What is the relationship between the ideas of John Locke and those contained in the U.S. Declaration of Independence?
The relationship between the ideas of John Locke and those contained in the Declaration of Independence is that the main ideas in the second section of the Declaration come from Locke. The people who wrote the Declaration had read Locke’s writings and Locke had influenced them greatly. They borrowed almost directly from him in writing that part of the Declaration.
The first relevant part of the Declaration comes when the document says that
all men … are endowed by their Creator with certain unalienable Rights, that among these are Life, Liberty and the pursuit of Happiness.
This comes fairly directly from Locke. Locke says, in his Second Treatise on Government, that the “law of nature” says that “no one ought to harm another in his life, health, liberty, or possessions.” Locke then goes on to say that the reason why no one should do this is because all people were made by an “omnipotent, and infinitely wise maker” and that people had no right to take away what the maker had given. We can see that Locke’s ideas and those of the Declaration are very similar here. The only real difference is that the Declaration substitutes the phrase “pursuit of happiness” for “possessions.”
The second relevant part of the Declaration says that governments get “their just power from the consent of the governed.” This, too, comes from Locke. Locke says that no man can be “subjected to the political power of another, without his own consent.” Once again, these ideas are practically identical.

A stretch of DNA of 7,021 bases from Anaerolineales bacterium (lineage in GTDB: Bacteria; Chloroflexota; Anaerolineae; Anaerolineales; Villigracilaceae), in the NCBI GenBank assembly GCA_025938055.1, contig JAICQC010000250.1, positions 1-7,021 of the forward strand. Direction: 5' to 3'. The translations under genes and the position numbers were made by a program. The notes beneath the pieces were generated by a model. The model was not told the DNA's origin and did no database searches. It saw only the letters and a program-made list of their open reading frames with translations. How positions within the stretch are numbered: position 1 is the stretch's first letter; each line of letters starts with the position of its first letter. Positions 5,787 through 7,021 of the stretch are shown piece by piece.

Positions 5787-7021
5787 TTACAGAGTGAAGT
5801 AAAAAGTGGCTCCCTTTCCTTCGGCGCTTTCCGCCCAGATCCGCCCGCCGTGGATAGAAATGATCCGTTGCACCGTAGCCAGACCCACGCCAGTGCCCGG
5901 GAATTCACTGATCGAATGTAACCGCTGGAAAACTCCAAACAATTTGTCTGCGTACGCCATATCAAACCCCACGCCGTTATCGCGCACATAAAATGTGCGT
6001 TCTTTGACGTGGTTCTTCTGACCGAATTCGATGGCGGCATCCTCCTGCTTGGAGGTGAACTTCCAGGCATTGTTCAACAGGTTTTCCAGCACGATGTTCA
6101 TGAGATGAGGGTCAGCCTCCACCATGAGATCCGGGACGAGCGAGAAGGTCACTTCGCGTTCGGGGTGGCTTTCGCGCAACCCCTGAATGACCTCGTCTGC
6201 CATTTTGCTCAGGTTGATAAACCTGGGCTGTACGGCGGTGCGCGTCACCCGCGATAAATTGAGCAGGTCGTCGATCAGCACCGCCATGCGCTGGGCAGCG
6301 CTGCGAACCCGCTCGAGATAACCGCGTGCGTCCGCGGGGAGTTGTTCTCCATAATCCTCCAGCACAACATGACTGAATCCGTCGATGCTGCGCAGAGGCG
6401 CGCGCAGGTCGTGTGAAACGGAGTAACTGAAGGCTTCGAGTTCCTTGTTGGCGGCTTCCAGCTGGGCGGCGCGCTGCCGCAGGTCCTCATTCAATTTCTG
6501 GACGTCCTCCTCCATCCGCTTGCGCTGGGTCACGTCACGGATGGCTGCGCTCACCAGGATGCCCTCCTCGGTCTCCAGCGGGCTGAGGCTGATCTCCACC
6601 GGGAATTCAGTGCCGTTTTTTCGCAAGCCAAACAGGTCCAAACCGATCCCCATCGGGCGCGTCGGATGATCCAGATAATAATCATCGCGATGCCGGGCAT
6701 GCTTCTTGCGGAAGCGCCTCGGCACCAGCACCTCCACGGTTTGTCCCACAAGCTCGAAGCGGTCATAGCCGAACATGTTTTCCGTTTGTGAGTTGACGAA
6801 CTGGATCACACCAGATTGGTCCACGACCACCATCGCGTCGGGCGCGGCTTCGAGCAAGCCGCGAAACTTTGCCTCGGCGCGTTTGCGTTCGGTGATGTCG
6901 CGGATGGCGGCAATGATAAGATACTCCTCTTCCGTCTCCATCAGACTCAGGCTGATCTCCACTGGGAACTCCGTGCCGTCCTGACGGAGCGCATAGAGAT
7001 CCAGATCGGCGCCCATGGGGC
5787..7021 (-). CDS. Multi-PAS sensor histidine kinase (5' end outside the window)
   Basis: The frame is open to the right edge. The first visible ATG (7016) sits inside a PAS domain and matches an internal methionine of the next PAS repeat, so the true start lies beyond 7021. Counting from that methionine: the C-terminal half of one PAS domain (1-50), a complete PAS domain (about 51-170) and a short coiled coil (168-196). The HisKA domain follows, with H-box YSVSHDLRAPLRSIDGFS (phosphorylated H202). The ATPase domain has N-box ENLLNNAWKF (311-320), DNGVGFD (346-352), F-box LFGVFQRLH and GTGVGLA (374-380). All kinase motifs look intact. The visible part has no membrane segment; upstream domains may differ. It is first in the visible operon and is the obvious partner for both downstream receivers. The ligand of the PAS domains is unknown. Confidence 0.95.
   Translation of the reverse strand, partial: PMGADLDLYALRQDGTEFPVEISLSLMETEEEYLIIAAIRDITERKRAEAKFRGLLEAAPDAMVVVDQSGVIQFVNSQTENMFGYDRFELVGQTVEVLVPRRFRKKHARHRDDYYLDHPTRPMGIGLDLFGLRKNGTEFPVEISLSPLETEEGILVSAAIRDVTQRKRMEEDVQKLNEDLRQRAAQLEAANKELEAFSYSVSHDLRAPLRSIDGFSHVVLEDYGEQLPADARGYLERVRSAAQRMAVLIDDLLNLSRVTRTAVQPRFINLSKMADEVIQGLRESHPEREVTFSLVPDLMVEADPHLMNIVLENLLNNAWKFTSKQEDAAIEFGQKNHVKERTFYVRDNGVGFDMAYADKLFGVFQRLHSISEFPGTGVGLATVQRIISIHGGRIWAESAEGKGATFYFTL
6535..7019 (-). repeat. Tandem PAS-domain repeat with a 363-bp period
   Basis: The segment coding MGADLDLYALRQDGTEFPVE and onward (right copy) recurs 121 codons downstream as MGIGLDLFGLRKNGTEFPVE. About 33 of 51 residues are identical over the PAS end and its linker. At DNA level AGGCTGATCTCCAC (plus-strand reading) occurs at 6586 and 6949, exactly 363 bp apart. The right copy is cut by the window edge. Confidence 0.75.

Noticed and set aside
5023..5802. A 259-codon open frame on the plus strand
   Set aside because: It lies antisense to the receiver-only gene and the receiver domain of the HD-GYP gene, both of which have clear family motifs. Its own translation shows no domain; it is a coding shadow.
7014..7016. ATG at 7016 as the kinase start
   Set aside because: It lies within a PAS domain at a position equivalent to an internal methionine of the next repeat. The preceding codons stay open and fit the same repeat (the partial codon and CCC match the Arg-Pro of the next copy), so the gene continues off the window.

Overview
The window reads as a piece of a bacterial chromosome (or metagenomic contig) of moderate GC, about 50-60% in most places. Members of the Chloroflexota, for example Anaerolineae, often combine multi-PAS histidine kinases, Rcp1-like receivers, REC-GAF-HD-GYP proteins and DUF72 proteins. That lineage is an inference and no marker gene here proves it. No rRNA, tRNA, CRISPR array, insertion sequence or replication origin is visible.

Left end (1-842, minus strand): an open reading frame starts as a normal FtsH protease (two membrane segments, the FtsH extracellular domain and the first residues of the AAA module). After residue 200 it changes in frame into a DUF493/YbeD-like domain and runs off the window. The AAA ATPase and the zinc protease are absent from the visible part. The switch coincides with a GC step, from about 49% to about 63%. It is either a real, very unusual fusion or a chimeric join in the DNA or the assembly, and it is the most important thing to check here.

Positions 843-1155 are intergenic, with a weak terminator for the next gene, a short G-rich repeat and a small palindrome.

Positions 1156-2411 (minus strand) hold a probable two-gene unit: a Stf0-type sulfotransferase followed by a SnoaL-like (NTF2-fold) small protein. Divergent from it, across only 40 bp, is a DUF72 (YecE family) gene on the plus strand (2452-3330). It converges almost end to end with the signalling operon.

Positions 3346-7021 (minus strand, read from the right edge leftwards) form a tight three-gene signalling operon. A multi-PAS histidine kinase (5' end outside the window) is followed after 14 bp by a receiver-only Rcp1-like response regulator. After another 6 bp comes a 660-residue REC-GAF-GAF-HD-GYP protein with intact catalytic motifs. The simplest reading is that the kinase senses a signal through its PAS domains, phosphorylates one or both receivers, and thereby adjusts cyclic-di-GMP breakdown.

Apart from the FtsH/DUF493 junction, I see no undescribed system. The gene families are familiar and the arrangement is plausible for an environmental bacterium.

Third, the Declaration says that the people have the right to change or to overthrow their government if it fails to protect their rights. Locke says something very similar. He says that, whenever the government tries
to take away, and destroy the property of the people, or to reduce them to slavery under arbitrary power
then the people no longer have to obey the government. Instead, the people have the right to throw off the government and create a new one.
From all of this, we can see that the second section of the Declaration of Independence comes almost directly from the ideas of John Locke as set out in his Second Treatise. This is the relationship between Locke’s ideas and those of the Declaration.